CISL SEMINAR SERIES: GPU-Accelerated Large-Eddy Simulation with FastEddy™

04/03/2019 - 10:00am
Mesa Lab, Main Seminar Room (MSR)

GPU-Accelerated Large-Eddy Simulation with FastEddyTM

Jeremy Sauer

NCAR Research Applications Laboratory


Large-eddy simulation (LES) is a computationally intensive numerical modeling technique characterized by high-fidelity spatial and temporal resolution in the discretization of prognostic conservation equations for mass, momentum, and energy in order to explicitly resolve the dynamics of the most energetic scales of eddies in a turbulent flow field. This technique has proven particularly valuable in studies of the atmospheric boundary layer, where a turbulence resolving capacity is paramount to the study of myriad boundary layer processes and coupled phenomenology therein. CPU-based approaches to LES modeling require immense HPC resources for modern expansive numerical investigations, and are prohibitive as a predictive tool at all but the coarsest of LES resolutions. With the maturation of GPU hardware and programming techniques over the last decade, GPU-accelerated LES is poised to enable a disruptive advance. This talk provides an overview and early-milestones of FastEddyTM, a purpose-built, resident-GPU LES model, targeting performant, fine-scale, weather research and prediction.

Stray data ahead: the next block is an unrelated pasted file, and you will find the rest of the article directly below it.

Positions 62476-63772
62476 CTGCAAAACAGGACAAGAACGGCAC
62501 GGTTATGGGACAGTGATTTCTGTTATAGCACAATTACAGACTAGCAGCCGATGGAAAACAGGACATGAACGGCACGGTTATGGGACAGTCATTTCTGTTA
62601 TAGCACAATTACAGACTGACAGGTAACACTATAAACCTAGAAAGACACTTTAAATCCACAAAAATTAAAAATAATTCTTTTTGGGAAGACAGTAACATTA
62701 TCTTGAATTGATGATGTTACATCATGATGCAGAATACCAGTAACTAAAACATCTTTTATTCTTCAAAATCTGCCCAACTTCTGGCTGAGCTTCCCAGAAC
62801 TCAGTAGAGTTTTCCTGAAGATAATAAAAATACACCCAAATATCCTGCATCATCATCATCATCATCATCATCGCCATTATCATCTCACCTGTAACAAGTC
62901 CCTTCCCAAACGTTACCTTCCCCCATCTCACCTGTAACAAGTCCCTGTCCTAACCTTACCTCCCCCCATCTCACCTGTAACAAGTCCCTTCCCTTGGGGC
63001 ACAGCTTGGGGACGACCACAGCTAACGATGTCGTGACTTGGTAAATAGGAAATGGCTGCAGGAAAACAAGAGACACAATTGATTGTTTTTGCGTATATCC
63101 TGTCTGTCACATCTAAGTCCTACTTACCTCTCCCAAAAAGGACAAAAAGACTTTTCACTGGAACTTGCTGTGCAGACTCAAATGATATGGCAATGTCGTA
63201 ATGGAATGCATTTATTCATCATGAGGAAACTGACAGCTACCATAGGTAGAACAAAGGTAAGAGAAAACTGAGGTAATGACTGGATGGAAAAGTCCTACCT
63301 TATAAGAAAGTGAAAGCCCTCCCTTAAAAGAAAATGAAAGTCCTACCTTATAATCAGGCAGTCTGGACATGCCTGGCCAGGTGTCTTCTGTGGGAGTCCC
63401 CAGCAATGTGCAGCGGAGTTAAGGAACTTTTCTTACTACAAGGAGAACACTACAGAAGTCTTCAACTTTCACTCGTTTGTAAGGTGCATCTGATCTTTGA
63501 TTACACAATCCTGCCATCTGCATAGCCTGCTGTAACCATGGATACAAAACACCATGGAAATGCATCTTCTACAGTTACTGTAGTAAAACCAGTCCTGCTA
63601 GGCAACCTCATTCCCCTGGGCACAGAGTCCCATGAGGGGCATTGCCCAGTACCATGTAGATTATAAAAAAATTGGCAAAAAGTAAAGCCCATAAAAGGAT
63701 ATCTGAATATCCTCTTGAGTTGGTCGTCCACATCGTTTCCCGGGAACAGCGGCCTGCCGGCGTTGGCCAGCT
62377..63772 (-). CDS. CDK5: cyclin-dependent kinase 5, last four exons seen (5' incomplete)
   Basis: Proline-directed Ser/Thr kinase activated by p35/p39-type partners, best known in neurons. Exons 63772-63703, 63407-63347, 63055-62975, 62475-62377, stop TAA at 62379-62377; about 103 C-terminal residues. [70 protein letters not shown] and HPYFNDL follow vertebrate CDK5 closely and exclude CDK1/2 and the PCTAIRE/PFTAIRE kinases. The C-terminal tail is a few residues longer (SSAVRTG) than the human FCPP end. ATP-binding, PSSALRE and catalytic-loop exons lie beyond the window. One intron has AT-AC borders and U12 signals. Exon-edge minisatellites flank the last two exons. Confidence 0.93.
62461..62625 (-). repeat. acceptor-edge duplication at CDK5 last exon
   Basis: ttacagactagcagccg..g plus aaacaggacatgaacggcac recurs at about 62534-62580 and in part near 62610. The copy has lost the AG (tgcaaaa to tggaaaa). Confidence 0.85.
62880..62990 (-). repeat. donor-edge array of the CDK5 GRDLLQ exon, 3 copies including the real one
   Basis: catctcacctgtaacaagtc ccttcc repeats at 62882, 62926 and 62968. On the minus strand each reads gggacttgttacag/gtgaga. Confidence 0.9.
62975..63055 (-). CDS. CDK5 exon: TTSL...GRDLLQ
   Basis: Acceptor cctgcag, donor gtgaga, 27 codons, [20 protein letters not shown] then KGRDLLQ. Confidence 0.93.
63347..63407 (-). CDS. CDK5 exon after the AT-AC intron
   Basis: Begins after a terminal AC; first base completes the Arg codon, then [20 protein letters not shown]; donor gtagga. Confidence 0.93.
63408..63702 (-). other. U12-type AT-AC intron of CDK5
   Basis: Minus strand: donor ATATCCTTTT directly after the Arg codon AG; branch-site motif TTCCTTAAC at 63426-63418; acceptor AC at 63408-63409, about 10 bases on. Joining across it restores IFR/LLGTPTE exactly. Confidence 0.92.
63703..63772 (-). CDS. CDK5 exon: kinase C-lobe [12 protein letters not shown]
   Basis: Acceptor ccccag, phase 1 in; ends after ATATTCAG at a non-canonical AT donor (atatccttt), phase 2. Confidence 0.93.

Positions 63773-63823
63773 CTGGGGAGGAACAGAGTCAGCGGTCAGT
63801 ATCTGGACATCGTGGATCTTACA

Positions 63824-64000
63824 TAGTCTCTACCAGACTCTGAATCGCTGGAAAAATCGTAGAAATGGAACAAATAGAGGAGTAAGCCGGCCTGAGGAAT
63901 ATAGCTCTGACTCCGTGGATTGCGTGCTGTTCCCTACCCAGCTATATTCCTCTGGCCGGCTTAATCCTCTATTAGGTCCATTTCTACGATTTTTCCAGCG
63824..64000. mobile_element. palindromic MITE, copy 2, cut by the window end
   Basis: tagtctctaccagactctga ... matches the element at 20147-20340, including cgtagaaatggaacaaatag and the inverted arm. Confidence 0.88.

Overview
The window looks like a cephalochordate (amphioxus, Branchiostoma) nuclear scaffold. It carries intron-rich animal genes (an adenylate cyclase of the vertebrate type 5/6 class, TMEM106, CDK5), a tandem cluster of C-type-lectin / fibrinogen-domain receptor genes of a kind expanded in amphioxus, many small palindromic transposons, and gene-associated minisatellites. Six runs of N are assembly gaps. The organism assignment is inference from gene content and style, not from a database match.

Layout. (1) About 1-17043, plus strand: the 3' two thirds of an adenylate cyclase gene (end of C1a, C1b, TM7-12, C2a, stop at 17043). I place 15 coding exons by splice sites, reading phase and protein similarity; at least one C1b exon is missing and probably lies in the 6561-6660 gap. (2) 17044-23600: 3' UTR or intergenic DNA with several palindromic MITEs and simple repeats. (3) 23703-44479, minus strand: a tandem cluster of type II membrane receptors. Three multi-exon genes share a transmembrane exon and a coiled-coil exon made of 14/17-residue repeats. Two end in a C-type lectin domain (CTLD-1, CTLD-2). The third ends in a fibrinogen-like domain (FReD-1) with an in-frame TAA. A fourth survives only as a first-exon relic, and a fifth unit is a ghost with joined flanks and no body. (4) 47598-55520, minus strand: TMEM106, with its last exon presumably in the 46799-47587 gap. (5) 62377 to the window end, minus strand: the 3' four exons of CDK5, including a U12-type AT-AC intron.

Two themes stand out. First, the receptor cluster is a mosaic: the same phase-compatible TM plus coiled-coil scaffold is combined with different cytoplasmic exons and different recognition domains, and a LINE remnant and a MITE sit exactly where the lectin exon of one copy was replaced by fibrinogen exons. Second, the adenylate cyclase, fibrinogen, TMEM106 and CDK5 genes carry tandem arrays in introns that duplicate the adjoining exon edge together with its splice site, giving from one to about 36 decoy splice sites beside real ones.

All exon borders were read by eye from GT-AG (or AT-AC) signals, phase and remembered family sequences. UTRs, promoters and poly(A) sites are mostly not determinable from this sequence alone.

Jeremy Sauer has been a scientific-modeling software engineer at NCAR’s Research Applications Laboratory since October 2016. His primary focus is GPU-accelerated model development and application. Prior to arriving at NCAR he spent 11 years at Los Alamos National Laboratory in the development and application of HPC-based models for multiphase atmosphere-coupled processes and electromagnetic wave propagation. Jeremy received his BA in Physics and Computer Science from the University of Montana, MS in Computational Science from the University of Montana, and PhD in Geophysical Fluid Dynamics from Florida State University.


Refreshments will be served at 9:45 a.m.!

Wednesday, April 3, 2019

10:00 a.m. - 11:00 a.m.

Mesa Lab, Main Seminar Room (MSR)